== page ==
Doe, unaware of his supervisor’s latest discovery, continued to access the illicit sites and his suspicious behavior continued to agitate his co-workers. Some caught him, for example, shielding his computer and quickly minimizing images, as well as inadvertently leaving provocative images on his screen. Eventually Doe’s immediate supervisor entered his cubicle while he was at lunch and clicked on his “websites visited” where the supervisor discovered a number of pornography sites. The supervisor, with permission from his superiors (who were not involved with the Director), told Doe to quit his unlawful Internet activities. Doe agreed to this second demand, yet defiantly continued accessing the sites. In the end, the company’s supervisors belatedly alerted the police. The police found illicit photographs of Doe’s own 10 year old stepdaughter in the company dumpster. The discovery of the pictures formed the basis for a search warrant of Doe’s office and computer in which an additional 70 downloaded pictures were discovered.

Doe’s ex-wife subsequently sued XYC for failing to investigate and protect her daughter.d XYC prevailed at the trial level in a motion for summary judgment, but the appellate court overruled it stating: ” … [the] defendant had a duty to report Employee’s activities to the proper authorities and to take effective internal action to stop those activities.” The court further maintained that: “Defendant was under a duty to exercise reasonable care to stop Employee’s activities, specifically his viewing of child pornography which by its very nature has been deemed by the state and federal lawmakers to constitute a threat to ‘others’ … “e and “The existence of a duty is a matter of law derive[ing] from considerations of public policy.”f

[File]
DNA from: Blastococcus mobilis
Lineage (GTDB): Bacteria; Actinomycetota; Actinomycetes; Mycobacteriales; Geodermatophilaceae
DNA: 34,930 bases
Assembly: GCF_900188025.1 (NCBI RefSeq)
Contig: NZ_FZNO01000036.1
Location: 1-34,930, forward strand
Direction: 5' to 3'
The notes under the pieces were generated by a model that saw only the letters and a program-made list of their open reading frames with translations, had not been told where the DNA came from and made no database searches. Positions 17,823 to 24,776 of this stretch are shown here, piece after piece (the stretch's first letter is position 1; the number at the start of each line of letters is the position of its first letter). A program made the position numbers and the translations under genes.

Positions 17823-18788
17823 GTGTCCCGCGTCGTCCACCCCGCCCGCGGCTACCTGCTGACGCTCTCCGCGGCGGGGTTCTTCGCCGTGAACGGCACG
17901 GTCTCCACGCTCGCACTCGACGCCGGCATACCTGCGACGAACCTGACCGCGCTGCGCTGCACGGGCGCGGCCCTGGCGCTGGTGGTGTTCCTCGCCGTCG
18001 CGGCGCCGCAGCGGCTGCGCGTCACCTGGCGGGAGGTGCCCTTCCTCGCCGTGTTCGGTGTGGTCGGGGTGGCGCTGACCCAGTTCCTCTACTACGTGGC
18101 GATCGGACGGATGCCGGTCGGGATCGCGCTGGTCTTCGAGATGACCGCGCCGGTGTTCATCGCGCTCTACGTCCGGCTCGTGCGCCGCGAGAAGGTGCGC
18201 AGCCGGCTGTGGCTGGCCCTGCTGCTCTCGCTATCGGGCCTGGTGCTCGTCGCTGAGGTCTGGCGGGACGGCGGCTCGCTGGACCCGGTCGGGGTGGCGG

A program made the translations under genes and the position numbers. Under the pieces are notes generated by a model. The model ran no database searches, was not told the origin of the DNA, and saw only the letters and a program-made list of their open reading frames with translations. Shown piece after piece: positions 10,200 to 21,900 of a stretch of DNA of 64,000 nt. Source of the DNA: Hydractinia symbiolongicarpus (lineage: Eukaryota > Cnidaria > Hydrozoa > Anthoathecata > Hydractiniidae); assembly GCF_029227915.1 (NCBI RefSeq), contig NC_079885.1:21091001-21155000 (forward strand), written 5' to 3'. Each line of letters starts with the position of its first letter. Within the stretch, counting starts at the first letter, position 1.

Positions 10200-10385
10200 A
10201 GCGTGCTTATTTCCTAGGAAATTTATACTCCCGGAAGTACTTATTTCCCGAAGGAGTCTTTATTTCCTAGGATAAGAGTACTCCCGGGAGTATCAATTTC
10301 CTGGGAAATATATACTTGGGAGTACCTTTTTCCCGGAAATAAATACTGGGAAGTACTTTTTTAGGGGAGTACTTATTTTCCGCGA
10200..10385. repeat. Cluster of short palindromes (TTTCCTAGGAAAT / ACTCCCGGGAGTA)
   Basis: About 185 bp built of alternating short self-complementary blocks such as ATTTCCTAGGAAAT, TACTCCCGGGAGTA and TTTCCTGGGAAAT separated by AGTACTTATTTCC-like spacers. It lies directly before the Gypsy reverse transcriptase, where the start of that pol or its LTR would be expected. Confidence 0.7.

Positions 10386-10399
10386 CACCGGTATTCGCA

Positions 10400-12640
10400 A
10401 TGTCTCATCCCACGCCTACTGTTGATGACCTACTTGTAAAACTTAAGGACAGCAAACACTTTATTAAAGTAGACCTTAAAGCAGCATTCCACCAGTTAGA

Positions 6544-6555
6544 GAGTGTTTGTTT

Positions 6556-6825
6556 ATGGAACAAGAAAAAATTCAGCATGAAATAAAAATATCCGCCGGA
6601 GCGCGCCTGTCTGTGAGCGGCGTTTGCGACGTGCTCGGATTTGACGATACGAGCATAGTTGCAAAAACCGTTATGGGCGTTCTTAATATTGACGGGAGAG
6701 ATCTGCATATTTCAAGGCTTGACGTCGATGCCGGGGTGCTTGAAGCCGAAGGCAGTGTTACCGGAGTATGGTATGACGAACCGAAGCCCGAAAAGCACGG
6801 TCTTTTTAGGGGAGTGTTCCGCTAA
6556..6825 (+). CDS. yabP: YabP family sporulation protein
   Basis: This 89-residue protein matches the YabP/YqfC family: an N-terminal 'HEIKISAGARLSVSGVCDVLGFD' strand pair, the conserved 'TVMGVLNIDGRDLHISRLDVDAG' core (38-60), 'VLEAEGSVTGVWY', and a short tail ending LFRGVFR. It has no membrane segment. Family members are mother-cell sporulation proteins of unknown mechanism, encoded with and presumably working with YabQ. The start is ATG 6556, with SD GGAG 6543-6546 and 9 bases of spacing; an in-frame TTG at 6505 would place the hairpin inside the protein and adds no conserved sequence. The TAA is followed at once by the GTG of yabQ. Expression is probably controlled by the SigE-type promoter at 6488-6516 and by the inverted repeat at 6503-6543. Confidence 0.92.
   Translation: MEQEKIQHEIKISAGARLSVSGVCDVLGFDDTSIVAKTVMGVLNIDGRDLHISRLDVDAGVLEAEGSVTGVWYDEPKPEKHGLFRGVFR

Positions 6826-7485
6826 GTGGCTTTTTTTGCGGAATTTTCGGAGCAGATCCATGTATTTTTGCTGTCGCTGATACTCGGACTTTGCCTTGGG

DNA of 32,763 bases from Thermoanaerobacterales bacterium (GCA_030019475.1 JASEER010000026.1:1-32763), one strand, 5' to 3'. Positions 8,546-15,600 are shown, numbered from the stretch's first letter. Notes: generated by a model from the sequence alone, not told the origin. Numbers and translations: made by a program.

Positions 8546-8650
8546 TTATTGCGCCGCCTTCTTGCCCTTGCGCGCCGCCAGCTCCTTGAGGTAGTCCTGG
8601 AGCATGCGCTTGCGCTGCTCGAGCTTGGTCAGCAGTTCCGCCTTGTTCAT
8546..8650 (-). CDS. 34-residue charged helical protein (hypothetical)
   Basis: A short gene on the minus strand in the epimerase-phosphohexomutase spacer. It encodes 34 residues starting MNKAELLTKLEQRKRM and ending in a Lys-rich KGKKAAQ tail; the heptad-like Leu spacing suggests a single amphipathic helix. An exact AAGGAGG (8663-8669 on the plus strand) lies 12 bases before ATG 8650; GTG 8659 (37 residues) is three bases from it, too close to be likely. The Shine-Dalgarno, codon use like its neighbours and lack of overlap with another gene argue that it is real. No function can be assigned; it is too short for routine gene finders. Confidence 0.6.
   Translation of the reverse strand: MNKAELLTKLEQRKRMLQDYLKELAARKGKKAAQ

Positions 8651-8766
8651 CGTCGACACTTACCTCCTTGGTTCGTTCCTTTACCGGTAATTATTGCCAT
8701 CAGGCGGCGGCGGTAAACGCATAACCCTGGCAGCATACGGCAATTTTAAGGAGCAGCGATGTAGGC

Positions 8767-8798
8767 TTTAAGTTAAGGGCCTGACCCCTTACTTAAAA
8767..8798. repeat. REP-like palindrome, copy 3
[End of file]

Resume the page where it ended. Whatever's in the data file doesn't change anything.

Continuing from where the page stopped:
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Delfino and the Right to Monitor

In contrast, Agilent Technologies’ intelligent approach to risk management allowed it to avoid the kinds of legal problems XYC suffered. Perhaps more importantly for ISP managers, Agilent’s prudent use of its right to monitor employees computer use may serve as a illustration of how to counter the heightened legal responsibilities the Doe case may have created.

In Delfino, the plaintiffs Michelangelo Delfino and Mary Day received a series of threatening messages, as well as postings, on a message board. In fact, an Agilent employee named Cameron Moore was sending the messages to apparently harass and intimidate the plaintiffs due to litigation pending against him instigated partly by the plaintiffs. Ultimately, it was discovered that some of Moore’s threats had been sent from work. For this reason, the plaintiffs also sued Agilent for, among other actions, negligent supervision and retention of Moore.